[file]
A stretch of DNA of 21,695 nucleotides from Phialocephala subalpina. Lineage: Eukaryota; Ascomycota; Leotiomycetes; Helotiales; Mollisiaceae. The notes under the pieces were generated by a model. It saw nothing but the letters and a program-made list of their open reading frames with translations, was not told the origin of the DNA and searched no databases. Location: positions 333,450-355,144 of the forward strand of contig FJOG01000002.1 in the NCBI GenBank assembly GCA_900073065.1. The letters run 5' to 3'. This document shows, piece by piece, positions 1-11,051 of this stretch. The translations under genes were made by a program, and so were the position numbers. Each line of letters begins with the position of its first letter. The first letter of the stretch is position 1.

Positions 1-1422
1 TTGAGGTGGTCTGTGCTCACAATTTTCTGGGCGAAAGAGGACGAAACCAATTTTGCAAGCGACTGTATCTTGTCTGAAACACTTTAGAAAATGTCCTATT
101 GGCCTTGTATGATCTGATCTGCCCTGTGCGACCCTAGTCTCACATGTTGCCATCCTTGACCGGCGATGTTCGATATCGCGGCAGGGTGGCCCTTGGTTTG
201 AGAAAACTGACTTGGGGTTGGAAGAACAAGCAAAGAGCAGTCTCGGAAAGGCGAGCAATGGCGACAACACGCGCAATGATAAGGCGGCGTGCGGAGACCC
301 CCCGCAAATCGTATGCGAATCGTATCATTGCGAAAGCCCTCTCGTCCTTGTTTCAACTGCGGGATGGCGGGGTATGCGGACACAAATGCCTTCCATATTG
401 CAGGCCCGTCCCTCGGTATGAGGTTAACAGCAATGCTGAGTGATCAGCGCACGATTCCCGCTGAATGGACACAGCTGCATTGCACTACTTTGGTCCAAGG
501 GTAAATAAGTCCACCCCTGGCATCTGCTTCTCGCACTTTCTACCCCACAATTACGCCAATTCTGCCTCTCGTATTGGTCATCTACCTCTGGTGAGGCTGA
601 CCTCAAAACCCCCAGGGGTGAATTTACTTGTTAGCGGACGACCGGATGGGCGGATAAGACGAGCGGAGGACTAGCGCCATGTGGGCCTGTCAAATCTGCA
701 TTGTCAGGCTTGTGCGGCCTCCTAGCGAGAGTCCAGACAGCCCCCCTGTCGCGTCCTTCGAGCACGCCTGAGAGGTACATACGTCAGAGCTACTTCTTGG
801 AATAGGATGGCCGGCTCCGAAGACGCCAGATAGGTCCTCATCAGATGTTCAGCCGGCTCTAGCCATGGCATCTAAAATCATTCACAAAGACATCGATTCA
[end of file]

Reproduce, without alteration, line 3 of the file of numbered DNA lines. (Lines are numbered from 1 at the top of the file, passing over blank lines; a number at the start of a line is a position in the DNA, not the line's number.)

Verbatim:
1 TTGAGGTGGTCTGTGCTCACAATTTTCTGGGCGAAAGAGGACGAAACCAATTTTGCAAGCGACTGTATCTTGTCTGAAACACTTTAGAAAATGTCCTATT